The Best (and Worst) of Dreamcast Advertising
By Eric Oborne
April 12th, 2015
Posted in Features
Motivation to buy a particular game can usually be stimulated by seeing video or screenshots, the pedigree of the developer, or by word of mouth. Before the advent of a mostly digital age taking hold, print media was the most opportunistic way for publishers to reach gamers. I always loved (and still do) flipping through page after page and seeing the fun ways that every game used to stand out. It would often reaffirm I wanted to buy a particular game or enticed me to look into one further. Often times this is sending the message subconsciously which may not initially unveil itself but I feel the impact it had during that era cannot be overstated.So without further adieu, let’s look at some of the most notable cases for the US market.
This may be one of the greatest ads of all time. It’s so poignant and just pure genius. Simple, bold, and smart. As soon as you see it, you get it right away. I love how it’s three pages and builds up, peaks at the middle, then just wraps it all together at the end. The line about it being the game turning you into a proud owner of the Sega Dreamcast speaks to the passion most gamers felt when they first experienced their system. It can be debated which title was more impactful, Soul Calibur or Sonic, for the Dreamcast launch but I feel this nudges it in Soul Calibur’s favor ever so slightly.
When I first saw this in print, it gave me a lasting impression that I can still fondly look upon now. Overall I think the design is excellent and it’s impressive to create such weight to the pages with only a small amount of graphical elements. The left page is striking, demands your attention, and it cleverly ties in the launch of the game. There is also some mystery to it so it really piques your curiosity. Suffice to say I did not forget to play Blue Stinger in September of 99’.
Super Magnetic Neo
The artwork is beautiful with a nice array of vibrant colors fused with more subdued tones to create a great balance. It just draws your gaze as soon as you flip the page and makes me feel like I’m being drawn into this hypnotic world. There’s a buoyant flow to the layout and a fun tagline that perfectly encapsulates the gameplay and goofy atmosphere.
Sword of the Berserk Guts’ Rage
Originally I did not give too much thought to this ad years ago. However, when I was researching for this article I had a newfound appreciation for it. It’s one of the few ads where an in-game model (albeit a touched up high resolution version) still holds up well today. I love how it thrusts Guts’ Dragon Slayer at an angle towards you and you can really feel how monstrous that slab of steel truly is. I think it succeeds in showing how visceral the combat can be with just a few screenshots.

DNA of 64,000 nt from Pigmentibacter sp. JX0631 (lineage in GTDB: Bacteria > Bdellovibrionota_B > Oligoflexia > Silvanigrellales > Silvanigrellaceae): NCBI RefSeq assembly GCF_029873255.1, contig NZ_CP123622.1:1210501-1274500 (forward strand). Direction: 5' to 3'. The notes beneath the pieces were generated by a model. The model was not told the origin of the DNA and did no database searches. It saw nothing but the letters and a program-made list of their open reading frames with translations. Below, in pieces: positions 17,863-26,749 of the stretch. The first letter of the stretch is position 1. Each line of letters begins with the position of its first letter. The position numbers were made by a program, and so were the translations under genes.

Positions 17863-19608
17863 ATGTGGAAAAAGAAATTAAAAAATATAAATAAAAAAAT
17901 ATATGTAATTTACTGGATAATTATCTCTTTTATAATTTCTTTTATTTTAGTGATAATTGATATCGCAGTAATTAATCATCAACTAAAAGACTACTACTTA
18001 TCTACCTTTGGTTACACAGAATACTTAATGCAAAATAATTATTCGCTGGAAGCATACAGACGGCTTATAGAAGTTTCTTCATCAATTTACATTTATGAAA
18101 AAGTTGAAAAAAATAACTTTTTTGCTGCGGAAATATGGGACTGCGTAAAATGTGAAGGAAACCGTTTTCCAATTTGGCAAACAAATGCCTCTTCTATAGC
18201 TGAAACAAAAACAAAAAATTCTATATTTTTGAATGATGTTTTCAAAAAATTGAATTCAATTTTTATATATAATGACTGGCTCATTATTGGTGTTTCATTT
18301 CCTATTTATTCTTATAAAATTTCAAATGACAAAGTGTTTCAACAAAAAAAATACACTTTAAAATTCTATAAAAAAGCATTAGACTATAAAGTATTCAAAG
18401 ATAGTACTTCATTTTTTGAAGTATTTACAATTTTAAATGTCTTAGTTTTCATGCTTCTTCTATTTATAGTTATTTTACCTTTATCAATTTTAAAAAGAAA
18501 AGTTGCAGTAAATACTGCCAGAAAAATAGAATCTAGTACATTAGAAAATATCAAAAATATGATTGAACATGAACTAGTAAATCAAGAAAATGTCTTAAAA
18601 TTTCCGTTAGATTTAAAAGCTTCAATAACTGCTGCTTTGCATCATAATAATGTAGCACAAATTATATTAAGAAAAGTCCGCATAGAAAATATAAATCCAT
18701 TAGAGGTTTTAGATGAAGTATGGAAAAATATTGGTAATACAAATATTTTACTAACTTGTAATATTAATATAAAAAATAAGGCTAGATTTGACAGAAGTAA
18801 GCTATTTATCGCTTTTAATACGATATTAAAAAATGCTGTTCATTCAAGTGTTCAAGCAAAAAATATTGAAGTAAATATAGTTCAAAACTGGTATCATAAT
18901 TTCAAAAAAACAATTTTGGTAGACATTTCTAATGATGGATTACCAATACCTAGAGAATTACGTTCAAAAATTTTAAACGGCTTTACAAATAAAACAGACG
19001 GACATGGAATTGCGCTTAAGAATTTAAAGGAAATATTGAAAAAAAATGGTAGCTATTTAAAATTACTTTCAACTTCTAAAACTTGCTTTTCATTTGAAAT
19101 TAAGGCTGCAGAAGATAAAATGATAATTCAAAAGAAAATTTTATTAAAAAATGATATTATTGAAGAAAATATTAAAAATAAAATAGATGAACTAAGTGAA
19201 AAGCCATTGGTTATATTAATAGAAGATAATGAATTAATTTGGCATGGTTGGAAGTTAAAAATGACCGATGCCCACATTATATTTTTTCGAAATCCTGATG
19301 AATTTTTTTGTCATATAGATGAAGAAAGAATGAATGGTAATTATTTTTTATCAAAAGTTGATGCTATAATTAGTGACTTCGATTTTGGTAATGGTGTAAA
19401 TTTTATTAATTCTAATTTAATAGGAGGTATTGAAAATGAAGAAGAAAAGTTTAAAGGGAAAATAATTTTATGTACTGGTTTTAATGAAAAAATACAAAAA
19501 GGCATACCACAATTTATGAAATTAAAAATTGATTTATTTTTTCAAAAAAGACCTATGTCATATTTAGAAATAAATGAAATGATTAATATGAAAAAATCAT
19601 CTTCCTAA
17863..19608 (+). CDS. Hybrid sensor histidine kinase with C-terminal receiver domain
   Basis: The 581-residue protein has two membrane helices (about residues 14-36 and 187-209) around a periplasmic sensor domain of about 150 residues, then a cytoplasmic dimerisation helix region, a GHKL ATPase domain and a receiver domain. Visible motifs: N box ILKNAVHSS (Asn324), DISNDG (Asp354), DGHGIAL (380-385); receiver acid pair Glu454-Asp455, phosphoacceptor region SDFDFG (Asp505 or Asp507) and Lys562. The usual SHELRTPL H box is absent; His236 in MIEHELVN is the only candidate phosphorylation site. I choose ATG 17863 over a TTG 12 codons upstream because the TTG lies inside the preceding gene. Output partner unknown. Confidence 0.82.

NBA 2k1/NFL 2k1
A fine example of a smartly crafted ad that really drives home how big an addition of online play to console sports games was at the time. The NBA 2k1 version has remarkable Photoshop work to convert the streets to a wood floor complete with accurate reflections. I like the rich blue sky in the NFL2K1 ad that thoughtfully utilizes SEGA’s branding color. It’s very effective messaging and clearly highlights the biggest feature of the game(s).
Pod Speed Zone
Yeah it’s been said that sex sells but I don’t care how good looking and well-endowed the woman is when that Po(o)d car is so generic and uninspiring that I wouldn’t give this game a second thought. On paper it’s a relatively good concept but it doesn’t work when using this game’s assets. Even the perspective is off since the background has a smaller focal length while the bikini model has a flat perspective. It’s funny that according to the calendar, you are a “small town punk” if you don’t know your cars. Well, I prefer the term fiscally responsible since I didn’t waste my money.
Jeremy McGrath Supercross 2000
Jeremy McGrath Supercross 2000 is a flawed game. It is considered the worst Dreamcast game according to the Official Dreamcast Magazine. I think the print ad doesn’t mask that fact but Activision should’ve been ashamed to waste a part of a tree on this. It was actually hard for me to find this advertisement when I searched for it which is quite telling of its inconspicuousness.
F355 Challenge Passione Rossa
I had to put this in here just because of how lackluster and average it is for such an iconic Yu Suzuki game. It has a straight forward, mundane tagline that leaves little to the imagination. There is also some unusual visual hierarchy where it doesn’t lead your eyes in a natural way. Sometimes I look at the middle first but I also look at the top other times. SEGA seemed to have phoned it in on this piece unless Acclaim was to blame.
Look away…it’s hideous! Agh the horror! Well I’m sure that’s the reaction they wanted but for all the wrong reasons. I think more care was put into Shenmue’s Yokosuke bystander #15 than this nefarious creature’s model. Not to mention that second page has just way too much text to read. I doubt most people took the time to read all of that and I wouldn’t blame them. I can see why I was never motivated to buy this when it first came out.
I know what you are thinking: “Eric must’ve really done a bad job with preparing this ad, it’s totally over-cropped.” Well, you can attribute that to there almost being no padding to the left of the page! This is just one of the flaws that show the overall lack of care put into this layout. I remember this game getting great reviews but I would be surprised if this print ad had any positive influence on its sales.
I think it’s fun to look at another aspect of a video game other than the game itself. From the advertising, to the game case insert or manual, these are all a part of that game’s makeup and are a multi-faceted representation of the creativity and passion put into (nearly) every product.